Women's occupations since the Renaissance

{See also Professions}     {See also Female sailors}      {See also Employees 1800s}

Women business owners in the nineteenth century

There were thousands of women business owners in the nineteeth century. They owned service, retail, manufacturing and agricultural businesses. In some cases they were sole traders, often working from home. In a great many cases they employed one or two hands, or an apprentice or two. Some employed 20, 50 and more. Here are some businesses owned by women, gleaned from the 1881 census:

  • hotels, inns, tavens, public houses
  • farms
  • breweries
  • retail shops including confectioners, drapers, tobacconists, booksellers
  • private libraries
  • merchants of coal, corn, potatoes
  • theatres (as lessee or proprietor)
  • manufacturers (see below)

Women were manufacturers of clothing, carpets, headwear, footwear, stays, slate, sausages, agricultural machinery, accessories, bricks, pills, harnesses, saddles, trimmings, mineral water, hammers, bridle bits, brushes, paper, lace, cork, cattle feed, tiles, lace, padlocks, embrocation, cigars, baby linen, parasols, silk, lint, tambours, tarpaulin, sweets, cakes, chairs, augurs, soda water, dials, tobacco, gimp, clogs, regalia, scales, oilcloth, pipes, sauce, biscuits, ginger beer, lozenges, cotton wool, rope, hair, iron goods (uncluding fire-irons, nails and files), toys, twine, woollens, spoons and forks, electro-plate items, awl blades, axle trees, hatbands, musical instruments, gold watch cases, glass, spectacles, cotton, tobacco, music stools, herb beer, candles, machinery (including beer engines), watches, silver ware, jewellery, thimbles, whiting (?), halter heads (?) ...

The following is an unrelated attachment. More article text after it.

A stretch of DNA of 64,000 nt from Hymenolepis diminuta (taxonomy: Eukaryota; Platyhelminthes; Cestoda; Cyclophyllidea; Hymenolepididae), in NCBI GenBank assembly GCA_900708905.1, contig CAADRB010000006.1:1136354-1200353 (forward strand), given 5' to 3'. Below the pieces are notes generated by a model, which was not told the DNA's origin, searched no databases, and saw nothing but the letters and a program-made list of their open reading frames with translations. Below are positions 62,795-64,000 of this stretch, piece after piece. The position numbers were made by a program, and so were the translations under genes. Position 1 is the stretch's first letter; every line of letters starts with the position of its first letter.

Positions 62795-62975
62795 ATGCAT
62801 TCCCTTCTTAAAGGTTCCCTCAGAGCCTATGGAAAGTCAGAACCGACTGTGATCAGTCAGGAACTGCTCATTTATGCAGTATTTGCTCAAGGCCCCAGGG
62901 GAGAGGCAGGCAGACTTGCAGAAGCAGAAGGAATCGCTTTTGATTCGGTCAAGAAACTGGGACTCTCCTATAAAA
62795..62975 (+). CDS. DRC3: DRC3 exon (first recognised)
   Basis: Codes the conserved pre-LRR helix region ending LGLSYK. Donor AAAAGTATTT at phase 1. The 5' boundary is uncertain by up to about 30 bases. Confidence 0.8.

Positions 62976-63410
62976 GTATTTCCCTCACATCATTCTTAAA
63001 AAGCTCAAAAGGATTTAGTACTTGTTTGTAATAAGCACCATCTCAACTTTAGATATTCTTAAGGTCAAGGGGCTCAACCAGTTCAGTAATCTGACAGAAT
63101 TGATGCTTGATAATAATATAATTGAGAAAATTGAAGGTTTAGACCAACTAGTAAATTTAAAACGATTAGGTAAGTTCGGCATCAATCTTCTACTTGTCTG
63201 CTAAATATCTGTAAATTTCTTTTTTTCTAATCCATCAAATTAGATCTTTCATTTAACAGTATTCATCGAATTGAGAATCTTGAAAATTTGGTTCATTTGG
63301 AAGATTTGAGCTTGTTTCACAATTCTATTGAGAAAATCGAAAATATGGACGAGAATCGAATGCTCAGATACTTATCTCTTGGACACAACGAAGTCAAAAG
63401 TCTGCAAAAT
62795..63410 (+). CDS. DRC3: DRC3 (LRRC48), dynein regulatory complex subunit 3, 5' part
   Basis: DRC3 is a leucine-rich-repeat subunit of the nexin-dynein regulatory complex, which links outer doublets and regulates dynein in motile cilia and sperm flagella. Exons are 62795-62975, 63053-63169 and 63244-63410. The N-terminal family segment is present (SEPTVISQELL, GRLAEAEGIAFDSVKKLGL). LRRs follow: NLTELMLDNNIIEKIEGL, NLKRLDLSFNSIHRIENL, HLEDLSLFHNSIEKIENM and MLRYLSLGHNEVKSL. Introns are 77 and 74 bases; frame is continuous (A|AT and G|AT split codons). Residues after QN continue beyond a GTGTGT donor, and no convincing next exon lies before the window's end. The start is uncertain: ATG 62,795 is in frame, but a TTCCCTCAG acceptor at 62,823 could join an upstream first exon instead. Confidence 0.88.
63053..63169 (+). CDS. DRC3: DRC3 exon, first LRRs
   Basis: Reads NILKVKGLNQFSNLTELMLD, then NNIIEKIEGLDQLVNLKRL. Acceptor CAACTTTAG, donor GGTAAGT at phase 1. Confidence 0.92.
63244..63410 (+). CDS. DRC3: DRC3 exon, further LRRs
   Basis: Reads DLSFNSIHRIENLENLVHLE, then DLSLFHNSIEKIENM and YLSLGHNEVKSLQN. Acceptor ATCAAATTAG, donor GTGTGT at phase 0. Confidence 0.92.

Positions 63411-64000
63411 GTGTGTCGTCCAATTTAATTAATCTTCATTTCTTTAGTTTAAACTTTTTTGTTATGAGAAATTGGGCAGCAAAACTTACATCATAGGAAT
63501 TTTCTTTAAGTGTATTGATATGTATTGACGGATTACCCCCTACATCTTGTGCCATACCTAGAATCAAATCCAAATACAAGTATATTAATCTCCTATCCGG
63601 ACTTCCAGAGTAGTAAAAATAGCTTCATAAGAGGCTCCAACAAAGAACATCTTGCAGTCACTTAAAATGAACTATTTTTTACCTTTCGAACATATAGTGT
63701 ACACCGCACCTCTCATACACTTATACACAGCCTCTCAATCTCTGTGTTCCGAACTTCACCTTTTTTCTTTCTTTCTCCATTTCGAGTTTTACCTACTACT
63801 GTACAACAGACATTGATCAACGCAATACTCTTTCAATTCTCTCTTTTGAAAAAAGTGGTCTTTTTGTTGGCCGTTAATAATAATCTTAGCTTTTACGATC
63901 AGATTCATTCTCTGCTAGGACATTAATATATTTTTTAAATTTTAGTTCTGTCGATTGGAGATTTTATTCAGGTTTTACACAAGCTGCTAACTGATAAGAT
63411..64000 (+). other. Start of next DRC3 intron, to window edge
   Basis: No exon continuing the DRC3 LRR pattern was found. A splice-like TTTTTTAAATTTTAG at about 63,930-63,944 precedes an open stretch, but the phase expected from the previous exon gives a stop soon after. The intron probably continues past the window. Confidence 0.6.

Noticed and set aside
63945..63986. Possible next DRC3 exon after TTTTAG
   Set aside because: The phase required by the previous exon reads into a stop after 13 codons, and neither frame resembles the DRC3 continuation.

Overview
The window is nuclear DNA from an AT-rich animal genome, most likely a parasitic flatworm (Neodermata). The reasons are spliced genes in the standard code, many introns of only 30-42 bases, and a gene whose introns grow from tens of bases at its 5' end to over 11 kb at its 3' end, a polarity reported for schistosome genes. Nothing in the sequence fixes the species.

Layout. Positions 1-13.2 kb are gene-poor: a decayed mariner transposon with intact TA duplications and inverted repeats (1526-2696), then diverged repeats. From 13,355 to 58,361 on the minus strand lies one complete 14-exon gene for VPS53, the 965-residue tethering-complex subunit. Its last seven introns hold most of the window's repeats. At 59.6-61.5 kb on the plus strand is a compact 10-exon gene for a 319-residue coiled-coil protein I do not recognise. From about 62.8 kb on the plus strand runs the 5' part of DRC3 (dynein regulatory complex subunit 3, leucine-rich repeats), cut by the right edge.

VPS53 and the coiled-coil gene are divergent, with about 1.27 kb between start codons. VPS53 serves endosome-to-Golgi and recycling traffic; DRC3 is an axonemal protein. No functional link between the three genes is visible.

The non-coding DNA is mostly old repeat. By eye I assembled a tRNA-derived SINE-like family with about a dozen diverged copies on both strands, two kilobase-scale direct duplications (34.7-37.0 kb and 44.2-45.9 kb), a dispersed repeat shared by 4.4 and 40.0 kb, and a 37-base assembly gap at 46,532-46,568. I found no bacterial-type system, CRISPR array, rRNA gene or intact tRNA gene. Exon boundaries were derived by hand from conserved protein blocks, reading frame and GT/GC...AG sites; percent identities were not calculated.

Self-employed artisansdressmaker, milliner, staymaker, bird stuffer (i.e. taxidermists) ...